In the aftermath of the ‘Brexit’ referendum two pieces of campaign material used by the successful Leave campaign proved controversial: a slogan on the side of a bus fallaciously implying that leaving the EU would necessarily free up £350 million a week for the NHS; and a poster stating that Britain was at “Breaking Point” – purportedly due to an influx of migrants – that was redolent of Nazi propaganda. This paper analyses and develops some criticisms that were levelled at the Leave campaigners who authorised these from the perspective of political liberalism. It concludes that those behind the Breaking Point poster could justifiably have been subject to non-criminal sanction by institutions such as the Electoral Commission, but that this is not the case for the NHS bus. The Breaking Point poster warrants sanction because it belongs to a category of hateful speech that propagates false and discriminatory beliefs about its targets. Where these are disseminated by those in authority or of high status, such as political campaigns, they can strengthen these beliefs amongst the rest of the population. This can lead to members of the targeted group being unable to deliberate effectively as they are not treated with adequate respect in political discussions, which in turn undermines the process of public justification. As a result, it undermines public justification in a way that false factual claims do not, eventhough in this case the NHS slogan appears to have had a greater effect on the referendum result.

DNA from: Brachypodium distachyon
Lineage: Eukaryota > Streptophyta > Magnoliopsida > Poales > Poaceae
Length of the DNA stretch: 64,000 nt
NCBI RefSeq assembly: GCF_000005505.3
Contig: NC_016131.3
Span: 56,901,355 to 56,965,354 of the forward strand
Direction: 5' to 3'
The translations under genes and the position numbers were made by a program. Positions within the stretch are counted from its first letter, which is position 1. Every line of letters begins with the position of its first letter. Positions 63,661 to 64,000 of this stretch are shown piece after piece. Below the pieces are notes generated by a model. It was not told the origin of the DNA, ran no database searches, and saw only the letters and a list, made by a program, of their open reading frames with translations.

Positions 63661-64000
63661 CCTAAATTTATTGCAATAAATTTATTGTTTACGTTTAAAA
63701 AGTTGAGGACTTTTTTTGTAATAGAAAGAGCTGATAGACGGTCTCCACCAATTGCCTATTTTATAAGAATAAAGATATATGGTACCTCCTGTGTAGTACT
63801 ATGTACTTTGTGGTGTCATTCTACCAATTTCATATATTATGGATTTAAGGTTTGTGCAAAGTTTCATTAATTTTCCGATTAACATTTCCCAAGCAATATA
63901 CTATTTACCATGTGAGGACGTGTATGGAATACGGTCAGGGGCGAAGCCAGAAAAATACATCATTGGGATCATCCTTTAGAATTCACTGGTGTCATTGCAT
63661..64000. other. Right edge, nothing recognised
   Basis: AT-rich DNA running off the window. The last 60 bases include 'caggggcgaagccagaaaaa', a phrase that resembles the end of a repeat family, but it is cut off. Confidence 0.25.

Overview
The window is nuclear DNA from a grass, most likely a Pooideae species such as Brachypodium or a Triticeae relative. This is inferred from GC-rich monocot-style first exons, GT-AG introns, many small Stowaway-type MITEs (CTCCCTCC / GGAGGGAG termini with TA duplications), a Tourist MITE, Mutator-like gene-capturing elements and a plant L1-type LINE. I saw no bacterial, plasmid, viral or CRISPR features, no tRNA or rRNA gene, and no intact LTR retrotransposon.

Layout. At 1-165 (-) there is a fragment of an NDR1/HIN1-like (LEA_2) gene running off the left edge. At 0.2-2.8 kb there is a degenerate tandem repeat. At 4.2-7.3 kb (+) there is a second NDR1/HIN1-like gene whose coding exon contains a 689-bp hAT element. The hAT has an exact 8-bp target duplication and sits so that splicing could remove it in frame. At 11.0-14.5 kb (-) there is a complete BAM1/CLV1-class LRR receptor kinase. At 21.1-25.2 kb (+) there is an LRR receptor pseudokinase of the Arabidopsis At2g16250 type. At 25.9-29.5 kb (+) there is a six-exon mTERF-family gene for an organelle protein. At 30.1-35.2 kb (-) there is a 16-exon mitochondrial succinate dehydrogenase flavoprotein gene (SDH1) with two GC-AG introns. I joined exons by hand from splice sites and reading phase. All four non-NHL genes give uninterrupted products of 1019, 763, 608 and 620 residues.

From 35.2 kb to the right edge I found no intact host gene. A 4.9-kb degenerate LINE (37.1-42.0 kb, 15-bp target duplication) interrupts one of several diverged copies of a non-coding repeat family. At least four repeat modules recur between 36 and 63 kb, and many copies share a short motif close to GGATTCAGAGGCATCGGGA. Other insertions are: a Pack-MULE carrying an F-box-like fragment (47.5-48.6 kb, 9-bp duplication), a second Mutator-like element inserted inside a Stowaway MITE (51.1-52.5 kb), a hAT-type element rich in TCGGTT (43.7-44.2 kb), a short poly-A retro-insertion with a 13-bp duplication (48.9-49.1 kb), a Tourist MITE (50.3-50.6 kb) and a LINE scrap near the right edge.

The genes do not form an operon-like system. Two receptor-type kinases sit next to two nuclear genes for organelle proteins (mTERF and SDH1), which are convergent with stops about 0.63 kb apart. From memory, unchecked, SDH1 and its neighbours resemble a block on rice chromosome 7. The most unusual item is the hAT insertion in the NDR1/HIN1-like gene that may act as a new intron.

- Hate speech
- Public reason